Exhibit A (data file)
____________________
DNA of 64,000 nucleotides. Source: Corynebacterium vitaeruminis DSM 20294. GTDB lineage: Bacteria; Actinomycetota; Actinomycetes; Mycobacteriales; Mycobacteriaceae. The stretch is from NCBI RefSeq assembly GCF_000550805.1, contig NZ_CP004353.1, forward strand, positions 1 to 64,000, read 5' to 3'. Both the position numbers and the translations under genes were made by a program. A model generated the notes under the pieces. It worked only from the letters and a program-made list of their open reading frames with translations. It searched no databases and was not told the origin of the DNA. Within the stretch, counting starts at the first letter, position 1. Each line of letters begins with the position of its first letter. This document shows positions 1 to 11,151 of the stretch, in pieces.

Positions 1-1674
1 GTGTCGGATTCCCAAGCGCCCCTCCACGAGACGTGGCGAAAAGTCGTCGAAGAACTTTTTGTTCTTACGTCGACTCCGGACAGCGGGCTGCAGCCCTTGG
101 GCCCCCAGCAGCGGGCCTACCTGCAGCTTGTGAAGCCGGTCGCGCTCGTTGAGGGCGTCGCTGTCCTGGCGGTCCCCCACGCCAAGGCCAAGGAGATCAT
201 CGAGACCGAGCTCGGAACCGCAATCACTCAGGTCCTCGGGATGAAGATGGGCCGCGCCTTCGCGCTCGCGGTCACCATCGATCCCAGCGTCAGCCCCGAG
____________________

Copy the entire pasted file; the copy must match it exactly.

DNA of 64,000 nucleotides. Source: Corynebacterium vitaeruminis DSM 20294. GTDB lineage: Bacteria; Actinomycetota; Actinomycetes; Mycobacteriales; Mycobacteriaceae. The stretch is from NCBI RefSeq assembly GCF_000550805.1, contig NZ_CP004353.1, forward strand, positions 1 to 64,000, read 5' to 3'. Both the position numbers and the translations under genes were made by a program. A model generated the notes under the pieces. It worked only from the letters and a program-made list of their open reading frames with translations. It searched no databases and was not told the origin of the DNA. Within the stretch, counting starts at the first letter, position 1. Each line of letters begins with the position of its first letter. This document shows positions 1 to 11,151 of the stretch, in pieces.

Positions 1-1674
1 GTGTCGGATTCCCAAGCGCCCCTCCACGAGACGTGGCGAAAAGTCGTCGAAGAACTTTTTGTTCTTACGTCGACTCCGGACAGCGGGCTGCAGCCCTTGG
101 GCCCCCAGCAGCGGGCCTACCTGCAGCTTGTGAAGCCGGTCGCGCTCGTTGAGGGCGTCGCTGTCCTGGCGGTCCCCCACGCCAAGGCCAAGGAGATCAT
201 CGAGACCGAGCTCGGAACCGCAATCACTCAGGTCCTCGGGATGAAGATGGGCCGCGCCTTCGCGCTCGCGGTCACCATCGATCCCAGCGTCAGCCCCGAG